What is LIBOR?
LIBOR, the London Interbank Offered Rate, has been used globally as a benchmark to gauge funding costs and investment returns for financial contracts for more than three decades. This benchmark is used to help set the interest rates on many products offered by financial institutions.
If you have a loan with a variable interest rate at Busey Bank, including Adjustable Rate Mortgages (ARMs) on residential property, commercial loans and personal loans, your rate may currently be determined by the LIBOR index, plus a fixed margin.
Why replace LIBOR?
Changing industry norms and regulatory directives are driving a shift away from LIBOR.
LIBOR is not influenced by the market, and in recent years, it has been perceived as a subjective index due to the lack of underlying transactions on which the rate is now based. Banking industry leaders and banking regulators agree that the market should transition to a more robust, transparent and transaction-based index rate. As a result, the administrator of LIBOR ceased publishing certain little-used LIBOR tenors after December 31, 2021, and announced that it will cease publishing the remaining LIBOR tenors after June 30, 2023. Additionally, banking regulators have stated that banks should not enter into new LIBOR contracts after December 31, 2021.
How is Busey preparing for the LIBOR transition?
Based on industry guidelines, Busey has formed an internal LIBOR Steering Group that is tasked with developing and overseeing a smooth LIBOR transition plan. We are actively engaged with our vendors, industry peer groups and legal experts to determine the best path forward for both the bank and our clients.
What are the alternative indexes to LIBOR?
In the United States, the Federal Reserve established a working group of industry leaders and regulators to form the Alternative Reference Rates Committee (ARRC). ARRC has recommended the Secured Overnight Financing Rate (SOFR) to replace LIBOR. As SOFR has historically been lower than LIBOR, ARRC has also recommended fixed spread adjustments when transitioning from LIBOR to SOFR in order to make the indexes comparable.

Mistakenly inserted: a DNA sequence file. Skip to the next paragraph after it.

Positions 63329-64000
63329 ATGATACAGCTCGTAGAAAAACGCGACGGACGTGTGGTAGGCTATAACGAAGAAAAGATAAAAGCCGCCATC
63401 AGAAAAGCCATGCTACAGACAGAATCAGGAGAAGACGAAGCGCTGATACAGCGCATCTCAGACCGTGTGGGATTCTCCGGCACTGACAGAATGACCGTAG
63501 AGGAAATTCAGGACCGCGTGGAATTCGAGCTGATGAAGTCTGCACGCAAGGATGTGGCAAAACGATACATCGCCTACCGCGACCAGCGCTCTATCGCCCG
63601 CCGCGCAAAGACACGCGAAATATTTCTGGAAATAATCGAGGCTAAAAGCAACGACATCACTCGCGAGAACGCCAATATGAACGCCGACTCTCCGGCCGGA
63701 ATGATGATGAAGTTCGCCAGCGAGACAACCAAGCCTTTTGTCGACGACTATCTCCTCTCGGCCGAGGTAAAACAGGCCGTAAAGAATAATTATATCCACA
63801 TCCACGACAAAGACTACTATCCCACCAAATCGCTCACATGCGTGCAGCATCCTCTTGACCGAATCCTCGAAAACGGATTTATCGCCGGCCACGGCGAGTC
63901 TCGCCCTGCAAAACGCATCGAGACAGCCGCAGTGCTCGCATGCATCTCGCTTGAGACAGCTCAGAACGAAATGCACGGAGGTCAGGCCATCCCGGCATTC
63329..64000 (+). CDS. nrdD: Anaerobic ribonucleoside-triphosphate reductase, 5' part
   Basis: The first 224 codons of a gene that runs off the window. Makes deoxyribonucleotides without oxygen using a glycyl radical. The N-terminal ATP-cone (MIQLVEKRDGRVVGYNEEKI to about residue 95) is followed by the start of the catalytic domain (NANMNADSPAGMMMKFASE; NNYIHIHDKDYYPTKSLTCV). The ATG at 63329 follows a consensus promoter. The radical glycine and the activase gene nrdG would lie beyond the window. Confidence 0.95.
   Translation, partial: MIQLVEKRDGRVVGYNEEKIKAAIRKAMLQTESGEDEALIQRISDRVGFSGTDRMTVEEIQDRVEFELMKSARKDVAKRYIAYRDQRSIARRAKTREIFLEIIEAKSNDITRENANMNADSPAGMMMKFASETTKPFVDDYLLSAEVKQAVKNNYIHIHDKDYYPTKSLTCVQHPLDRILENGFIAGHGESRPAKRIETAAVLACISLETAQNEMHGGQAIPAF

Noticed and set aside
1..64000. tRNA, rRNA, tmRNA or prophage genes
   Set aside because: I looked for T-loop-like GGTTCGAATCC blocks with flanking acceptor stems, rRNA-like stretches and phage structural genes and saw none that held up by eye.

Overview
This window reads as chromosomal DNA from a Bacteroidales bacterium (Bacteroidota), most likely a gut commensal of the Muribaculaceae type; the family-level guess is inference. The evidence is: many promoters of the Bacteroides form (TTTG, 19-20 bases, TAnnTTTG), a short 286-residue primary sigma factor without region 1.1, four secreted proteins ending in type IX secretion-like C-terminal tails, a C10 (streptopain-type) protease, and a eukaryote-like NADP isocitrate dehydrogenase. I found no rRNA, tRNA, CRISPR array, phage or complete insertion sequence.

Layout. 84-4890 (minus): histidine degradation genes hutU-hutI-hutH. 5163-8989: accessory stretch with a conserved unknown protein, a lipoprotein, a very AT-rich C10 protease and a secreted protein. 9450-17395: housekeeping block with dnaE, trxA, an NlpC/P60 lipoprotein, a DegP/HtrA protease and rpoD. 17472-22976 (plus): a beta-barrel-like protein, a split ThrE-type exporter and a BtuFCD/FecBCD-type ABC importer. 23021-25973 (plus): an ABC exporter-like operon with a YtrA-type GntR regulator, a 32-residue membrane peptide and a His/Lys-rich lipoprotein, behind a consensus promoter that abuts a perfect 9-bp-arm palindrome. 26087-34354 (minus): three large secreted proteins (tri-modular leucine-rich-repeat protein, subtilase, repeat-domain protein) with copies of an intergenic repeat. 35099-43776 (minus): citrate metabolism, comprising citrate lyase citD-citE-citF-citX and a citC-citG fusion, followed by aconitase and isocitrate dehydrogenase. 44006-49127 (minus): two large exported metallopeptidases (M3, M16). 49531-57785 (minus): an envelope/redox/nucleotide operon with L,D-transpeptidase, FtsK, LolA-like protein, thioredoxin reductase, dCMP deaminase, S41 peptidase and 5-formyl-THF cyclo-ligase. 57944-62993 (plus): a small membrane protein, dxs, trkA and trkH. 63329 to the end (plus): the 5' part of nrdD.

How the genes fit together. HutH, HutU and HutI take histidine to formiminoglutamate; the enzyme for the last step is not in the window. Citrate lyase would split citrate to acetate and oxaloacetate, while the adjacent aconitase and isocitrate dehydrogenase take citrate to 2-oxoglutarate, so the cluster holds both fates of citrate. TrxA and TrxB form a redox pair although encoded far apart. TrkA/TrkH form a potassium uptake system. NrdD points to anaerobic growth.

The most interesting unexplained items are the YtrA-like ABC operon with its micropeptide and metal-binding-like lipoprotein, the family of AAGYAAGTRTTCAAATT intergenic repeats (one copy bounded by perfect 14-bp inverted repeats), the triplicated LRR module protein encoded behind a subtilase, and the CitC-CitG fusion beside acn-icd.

Banking regulators have stated, however, that banks are free to choose an alternative index that best suits their clients’ needs and there are other options available, including the Prime Rate, the U.S. Treasury Rate, AMERIBOR and the Bloomberg Short-Term Bank Yield Index (BSBY).
What alternative index has Busey selected?
Busey has selected the SOFR index as its preferred alternative index.
For commercial loans, Busey has selected Term SOFR as published by CME Group Benchmark Administration Limited (CME Group).
For ARMs and other consumer loans, Busey has selected Refinitiv USD IBOR Consumer Cash Fallback as published by Refinitiv (the Refinitiv Index). The Refinitiv Index is based on CME Group Term SOFR, but includes ARRC’s recommended spread adjustments for consumer loans.
These SOFR-based indexes have been officially endorsed by ARRC, and both Fannie Mae and Freddie Mac have announced that they will transition their LIBOR-based ARMs to the Refinitiv index. Also, the Adjustable Interest Rate (LIBOR) Act that was signed into law by President Biden earlier this year identifies these SOFR-based indexes as comparable replacement indexes for LIBOR.
How will the transition affect my loan with Busey?
If your loan contract lists LIBOR as the benchmark index, you may be impacted. As the transition approaches, impacted clients can expect communication from Busey with details specific to their situation and next steps.
Please contact your Relationship Manager or other point of contact at Busey with any additional questions or concerns.